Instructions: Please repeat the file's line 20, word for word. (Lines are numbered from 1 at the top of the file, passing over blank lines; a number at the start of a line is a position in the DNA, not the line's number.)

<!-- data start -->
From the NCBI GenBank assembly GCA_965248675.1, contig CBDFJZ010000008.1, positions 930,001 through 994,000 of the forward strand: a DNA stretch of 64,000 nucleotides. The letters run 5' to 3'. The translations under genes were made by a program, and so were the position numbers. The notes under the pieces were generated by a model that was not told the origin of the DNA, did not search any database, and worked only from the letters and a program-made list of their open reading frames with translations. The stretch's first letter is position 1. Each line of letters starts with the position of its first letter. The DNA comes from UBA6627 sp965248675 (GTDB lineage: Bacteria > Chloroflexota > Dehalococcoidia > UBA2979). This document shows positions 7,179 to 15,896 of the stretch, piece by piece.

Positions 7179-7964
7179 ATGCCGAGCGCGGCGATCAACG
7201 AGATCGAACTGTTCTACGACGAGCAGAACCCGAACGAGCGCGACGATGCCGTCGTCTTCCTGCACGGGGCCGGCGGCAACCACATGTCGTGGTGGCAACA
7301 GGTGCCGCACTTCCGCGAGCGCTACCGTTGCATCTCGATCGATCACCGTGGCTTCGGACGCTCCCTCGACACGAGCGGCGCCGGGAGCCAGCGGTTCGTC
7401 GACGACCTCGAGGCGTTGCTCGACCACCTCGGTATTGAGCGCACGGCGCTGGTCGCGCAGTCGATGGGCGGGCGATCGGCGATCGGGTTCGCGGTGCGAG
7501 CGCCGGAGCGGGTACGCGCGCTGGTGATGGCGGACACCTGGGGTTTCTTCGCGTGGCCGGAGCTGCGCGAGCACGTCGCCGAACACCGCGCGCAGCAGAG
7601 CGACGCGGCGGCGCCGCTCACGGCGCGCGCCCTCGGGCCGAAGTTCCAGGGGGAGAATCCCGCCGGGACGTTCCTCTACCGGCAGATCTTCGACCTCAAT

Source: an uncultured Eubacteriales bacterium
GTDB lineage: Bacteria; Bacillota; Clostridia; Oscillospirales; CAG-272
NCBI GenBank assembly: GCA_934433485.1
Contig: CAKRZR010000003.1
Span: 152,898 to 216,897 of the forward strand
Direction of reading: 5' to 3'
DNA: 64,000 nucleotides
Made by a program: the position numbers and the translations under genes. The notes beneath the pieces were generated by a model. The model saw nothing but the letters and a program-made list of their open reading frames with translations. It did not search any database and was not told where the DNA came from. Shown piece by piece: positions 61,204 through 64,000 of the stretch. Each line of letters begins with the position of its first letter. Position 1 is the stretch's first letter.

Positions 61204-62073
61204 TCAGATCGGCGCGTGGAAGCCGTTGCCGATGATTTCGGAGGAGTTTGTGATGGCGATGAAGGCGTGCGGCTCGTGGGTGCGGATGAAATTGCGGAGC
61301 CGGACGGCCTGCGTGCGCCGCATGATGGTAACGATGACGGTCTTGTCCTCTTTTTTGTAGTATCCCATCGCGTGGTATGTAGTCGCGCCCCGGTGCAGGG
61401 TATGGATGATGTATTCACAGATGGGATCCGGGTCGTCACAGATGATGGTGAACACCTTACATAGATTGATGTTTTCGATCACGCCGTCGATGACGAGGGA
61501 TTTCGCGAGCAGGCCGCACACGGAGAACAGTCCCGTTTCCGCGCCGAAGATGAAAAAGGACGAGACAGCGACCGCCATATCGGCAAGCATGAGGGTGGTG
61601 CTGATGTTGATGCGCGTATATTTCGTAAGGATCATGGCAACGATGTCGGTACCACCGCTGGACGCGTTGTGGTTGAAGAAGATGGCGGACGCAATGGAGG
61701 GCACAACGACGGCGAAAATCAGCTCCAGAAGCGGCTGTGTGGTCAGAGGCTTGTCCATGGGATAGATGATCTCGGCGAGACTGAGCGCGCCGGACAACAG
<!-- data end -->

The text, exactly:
61401 TATGGATGATGTATTCACAGATGGGATCCGGGTCGTCACAGATGATGGTGAACACCTTACATAGATTGATGTTTTCGATCACGCCGTCGATGACGAGGGA